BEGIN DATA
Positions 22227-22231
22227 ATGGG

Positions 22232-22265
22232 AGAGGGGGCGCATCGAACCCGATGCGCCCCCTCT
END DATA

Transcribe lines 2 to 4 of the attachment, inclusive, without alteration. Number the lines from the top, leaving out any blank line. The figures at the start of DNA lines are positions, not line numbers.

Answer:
22227 ATGGG

Positions 22232-22265
22232 AGAGGGGGCGCATCGAACCCGATGCGCCCCCTCT